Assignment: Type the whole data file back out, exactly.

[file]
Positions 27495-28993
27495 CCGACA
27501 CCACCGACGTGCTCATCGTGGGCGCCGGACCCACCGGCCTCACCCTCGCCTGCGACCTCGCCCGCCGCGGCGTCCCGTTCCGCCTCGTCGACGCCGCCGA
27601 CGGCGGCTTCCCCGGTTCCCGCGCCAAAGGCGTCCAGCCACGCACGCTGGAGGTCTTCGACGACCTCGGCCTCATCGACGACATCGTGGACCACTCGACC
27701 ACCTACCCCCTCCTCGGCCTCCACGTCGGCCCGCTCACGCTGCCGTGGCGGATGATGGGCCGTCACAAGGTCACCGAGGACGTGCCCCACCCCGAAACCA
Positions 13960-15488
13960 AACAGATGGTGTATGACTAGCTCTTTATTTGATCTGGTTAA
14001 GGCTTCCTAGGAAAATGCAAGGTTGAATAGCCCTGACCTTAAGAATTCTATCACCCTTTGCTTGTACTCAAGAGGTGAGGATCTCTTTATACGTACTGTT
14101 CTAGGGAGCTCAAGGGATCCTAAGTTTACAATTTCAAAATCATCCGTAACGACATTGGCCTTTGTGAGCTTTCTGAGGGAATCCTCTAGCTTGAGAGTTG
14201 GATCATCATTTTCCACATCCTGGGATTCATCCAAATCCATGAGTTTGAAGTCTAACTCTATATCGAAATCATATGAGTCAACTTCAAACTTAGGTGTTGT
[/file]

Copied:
Positions 27495-28993
27495 CCGACA
27501 CCACCGACGTGCTCATCGTGGGCGCCGGACCCACCGGCCTCACCCTCGCCTGCGACCTCGCCCGCCGCGGCGTCCCGTTCCGCCTCGTCGACGCCGCCGA
27601 CGGCGGCTTCCCCGGTTCCCGCGCCAAAGGCGTCCAGCCACGCACGCTGGAGGTCTTCGACGACCTCGGCCTCATCGACGACATCGTGGACCACTCGACC
27701 ACCTACCCCCTCCTCGGCCTCCACGTCGGCCCGCTCACGCTGCCGTGGCGGATGATGGGCCGTCACAAGGTCACCGAGGACGTGCCCCACCCCGAAACCA
Positions 13960-15488
13960 AACAGATGGTGTATGACTAGCTCTTTATTTGATCTGGTTAA
14001 GGCTTCCTAGGAAAATGCAAGGTTGAATAGCCCTGACCTTAAGAATTCTATCACCCTTTGCTTGTACTCAAGAGGTGAGGATCTCTTTATACGTACTGTT
14101 CTAGGGAGCTCAAGGGATCCTAAGTTTACAATTTCAAAATCATCCGTAACGACATTGGCCTTTGTGAGCTTTCTGAGGGAATCCTCTAGCTTGAGAGTTG
14201 GATCATCATTTTCCACATCCTGGGATTCATCCAAATCCATGAGTTTGAAGTCTAACTCTATATCGAAATCATATGAGTCAACTTCAAACTTAGGTGTTGT